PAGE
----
Do you have weight problems or console yourself with food?

Are you aware of your inner food programming and just how easily those buttons are pushed?

Discover how they got there and how to "re-program" your food responses.

As babies and children we were "trained" by reward and punishment to produce boys and girls that did what they were told and got an ice-cream or who didn't and got a smack!

Unintentionally perhaps, children learn an association between certain foods and treats - "eat up your greens and you can have an ice-cream", "lollies are only for good children". Or maybe a grazed knee prompts "Don't cry - here's a sweetie to make you feel better".

Babies and children soon grow to be able to reach the cookie jar for themselves, or have their own money to decide when they "deserve" a treat or not. Perhaps a poor maths grade got consoled with a bar of chocolate. Maybe, if I'm feeling down I'll cuddle up in front of the TV with a tub of ice-cream or chips. Or I treat myself to a "slap up meal" because I won the big contract.

We use food as a reward or substitute. And all these habits, these "buttons", are put in place as we grow up from the earliest age.

Well, what do we do about it?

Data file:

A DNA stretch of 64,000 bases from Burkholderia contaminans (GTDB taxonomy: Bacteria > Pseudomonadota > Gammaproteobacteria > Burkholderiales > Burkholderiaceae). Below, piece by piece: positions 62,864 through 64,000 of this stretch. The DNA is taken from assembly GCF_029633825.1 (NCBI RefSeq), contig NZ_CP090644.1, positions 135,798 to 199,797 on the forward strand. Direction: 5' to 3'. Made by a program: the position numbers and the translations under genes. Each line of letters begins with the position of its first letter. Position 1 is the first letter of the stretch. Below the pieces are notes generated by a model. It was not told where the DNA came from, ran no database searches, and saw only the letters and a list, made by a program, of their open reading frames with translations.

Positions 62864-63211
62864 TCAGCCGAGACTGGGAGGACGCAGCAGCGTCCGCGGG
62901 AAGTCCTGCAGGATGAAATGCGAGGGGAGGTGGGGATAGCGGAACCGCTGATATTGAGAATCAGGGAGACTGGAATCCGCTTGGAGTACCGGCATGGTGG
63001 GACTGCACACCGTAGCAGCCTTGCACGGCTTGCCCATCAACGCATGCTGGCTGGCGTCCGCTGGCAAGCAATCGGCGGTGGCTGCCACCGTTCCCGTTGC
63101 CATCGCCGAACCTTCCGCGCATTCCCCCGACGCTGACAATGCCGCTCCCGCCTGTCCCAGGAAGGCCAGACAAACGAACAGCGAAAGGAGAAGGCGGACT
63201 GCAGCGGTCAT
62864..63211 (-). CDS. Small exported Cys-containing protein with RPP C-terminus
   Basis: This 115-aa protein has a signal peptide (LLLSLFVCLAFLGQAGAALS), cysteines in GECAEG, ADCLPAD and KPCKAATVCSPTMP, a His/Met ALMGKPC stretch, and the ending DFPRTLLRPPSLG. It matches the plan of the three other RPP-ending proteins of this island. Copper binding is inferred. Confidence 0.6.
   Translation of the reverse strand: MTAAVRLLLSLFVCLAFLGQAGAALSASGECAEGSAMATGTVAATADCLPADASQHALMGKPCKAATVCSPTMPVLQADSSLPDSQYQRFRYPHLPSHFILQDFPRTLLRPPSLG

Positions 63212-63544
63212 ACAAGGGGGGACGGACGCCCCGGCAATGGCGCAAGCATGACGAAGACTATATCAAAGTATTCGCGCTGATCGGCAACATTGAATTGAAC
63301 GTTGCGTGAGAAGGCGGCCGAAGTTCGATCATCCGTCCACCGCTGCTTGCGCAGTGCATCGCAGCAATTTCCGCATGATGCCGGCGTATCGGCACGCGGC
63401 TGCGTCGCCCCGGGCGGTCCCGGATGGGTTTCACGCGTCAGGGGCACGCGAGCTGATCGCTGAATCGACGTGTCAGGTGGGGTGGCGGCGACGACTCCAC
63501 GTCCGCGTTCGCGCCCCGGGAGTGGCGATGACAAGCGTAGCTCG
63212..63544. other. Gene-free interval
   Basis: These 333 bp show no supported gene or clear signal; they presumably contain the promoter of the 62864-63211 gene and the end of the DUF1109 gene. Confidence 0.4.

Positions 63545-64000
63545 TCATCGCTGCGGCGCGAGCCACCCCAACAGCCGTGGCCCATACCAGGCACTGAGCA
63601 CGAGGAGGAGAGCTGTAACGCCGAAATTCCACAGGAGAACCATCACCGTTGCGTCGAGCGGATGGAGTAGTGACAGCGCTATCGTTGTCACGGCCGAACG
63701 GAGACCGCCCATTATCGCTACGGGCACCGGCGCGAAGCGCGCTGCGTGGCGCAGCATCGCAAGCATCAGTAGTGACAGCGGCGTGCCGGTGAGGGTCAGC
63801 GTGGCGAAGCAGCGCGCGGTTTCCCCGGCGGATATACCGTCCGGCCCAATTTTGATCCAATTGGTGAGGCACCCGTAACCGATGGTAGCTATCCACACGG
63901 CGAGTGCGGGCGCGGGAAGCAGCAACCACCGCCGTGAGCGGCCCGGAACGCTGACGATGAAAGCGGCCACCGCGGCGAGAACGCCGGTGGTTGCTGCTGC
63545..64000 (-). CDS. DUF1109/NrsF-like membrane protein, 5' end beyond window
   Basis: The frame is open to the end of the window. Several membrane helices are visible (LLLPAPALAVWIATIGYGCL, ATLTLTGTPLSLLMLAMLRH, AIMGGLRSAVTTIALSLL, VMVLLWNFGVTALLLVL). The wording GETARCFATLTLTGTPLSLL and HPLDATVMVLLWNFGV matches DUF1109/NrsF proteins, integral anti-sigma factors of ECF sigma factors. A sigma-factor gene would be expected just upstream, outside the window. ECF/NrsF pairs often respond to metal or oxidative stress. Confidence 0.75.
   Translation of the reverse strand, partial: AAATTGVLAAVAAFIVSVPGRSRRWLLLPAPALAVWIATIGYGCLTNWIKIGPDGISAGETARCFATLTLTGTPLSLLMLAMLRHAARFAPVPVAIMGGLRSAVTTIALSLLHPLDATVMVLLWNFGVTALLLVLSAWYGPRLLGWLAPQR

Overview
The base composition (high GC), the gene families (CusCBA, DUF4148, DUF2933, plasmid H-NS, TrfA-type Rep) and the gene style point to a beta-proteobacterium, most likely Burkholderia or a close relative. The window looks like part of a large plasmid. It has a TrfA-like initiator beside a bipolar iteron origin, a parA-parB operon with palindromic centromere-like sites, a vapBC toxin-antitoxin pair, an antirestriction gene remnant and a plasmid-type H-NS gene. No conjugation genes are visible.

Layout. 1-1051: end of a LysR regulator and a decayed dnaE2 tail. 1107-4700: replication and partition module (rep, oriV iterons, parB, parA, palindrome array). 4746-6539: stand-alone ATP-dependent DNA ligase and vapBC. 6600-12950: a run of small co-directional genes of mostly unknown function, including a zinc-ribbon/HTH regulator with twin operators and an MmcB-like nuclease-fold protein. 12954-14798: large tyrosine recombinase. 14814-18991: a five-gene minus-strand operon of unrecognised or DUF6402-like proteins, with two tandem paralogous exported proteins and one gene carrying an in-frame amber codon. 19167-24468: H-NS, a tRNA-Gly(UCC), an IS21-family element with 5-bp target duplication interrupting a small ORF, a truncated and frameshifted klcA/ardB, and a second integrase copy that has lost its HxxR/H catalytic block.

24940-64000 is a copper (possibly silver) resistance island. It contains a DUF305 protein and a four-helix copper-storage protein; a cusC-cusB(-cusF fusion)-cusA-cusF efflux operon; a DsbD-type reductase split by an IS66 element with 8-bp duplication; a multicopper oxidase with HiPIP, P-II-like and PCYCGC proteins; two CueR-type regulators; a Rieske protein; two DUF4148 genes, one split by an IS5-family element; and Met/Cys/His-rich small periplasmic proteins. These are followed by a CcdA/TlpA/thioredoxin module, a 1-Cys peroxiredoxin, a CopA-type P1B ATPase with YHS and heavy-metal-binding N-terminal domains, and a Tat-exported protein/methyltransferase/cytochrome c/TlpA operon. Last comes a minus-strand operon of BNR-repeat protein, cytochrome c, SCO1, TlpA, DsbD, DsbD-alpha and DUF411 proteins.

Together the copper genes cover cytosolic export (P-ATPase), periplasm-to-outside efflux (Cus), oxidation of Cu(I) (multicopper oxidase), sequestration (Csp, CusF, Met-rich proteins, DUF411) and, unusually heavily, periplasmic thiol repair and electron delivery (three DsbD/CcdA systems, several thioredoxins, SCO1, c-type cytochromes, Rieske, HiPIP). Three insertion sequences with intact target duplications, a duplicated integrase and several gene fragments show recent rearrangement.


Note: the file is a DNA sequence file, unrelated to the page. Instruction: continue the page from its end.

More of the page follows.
First, be aware that something just pushed your buttons and then respond with a better choice. It will take some time and effort - but stick with it!

Here are 10 ways to help re-program:

1. Reduce exposure to adverts - sales people know exactly how to push your buttons!
2. Don't buy foods that you can't resist - if you don't see it, it can't push your button.
3. Stop reinforcing old programming - avoid words like "treat", "reward", "indulge" in the same sentence as anything relating to food. Especially for your children.
4. Eat balanced meals when you are hungry - listen to your body and respond to it's signals rather than external stimulus.
5. Avoid snacks - if you are hungry your body is telling you that you are ready for your next meal.
6. Find a different "reward" instead of "food" - be careful that you don't reinforce another habit - such as shopping, cigarettes, alcohol. How about a "time" reward - time to do something you enjoy doing.
7. Start a "Scrapbook of Achievements" - record anything you did well or won and then in "low" moments you can read it and remind yourself. No need to indulge in a food treat to "feel good".
8. If you're feeling low, give someone a hug - what you give out, you'll get back! And, there are no calories in hugs.
9. Don't deny yourself food you enjoy, but keep it in perspective of everything else you eat. Don't consider any food as special - it's all food, you decide what is appropriate for YOUR body.
10. Recognise patterns and associations relating to food - do snacks come out when you watch TV? do you need popcorn to enjoy a cinema movie? Try activities without food additives for a while and see if you still enjoy them just the same!

Being aware is the only way to make our best choices.

If we respond to something from habit, then we are not making our own choices, we are acting out someone else's.

So who decides for you - you or your habits?

Author's Bio: 

Julie Hargreaves is a psychic reader and webmaster for Authentic Online Readers Psychics Network at - guidance and self-help.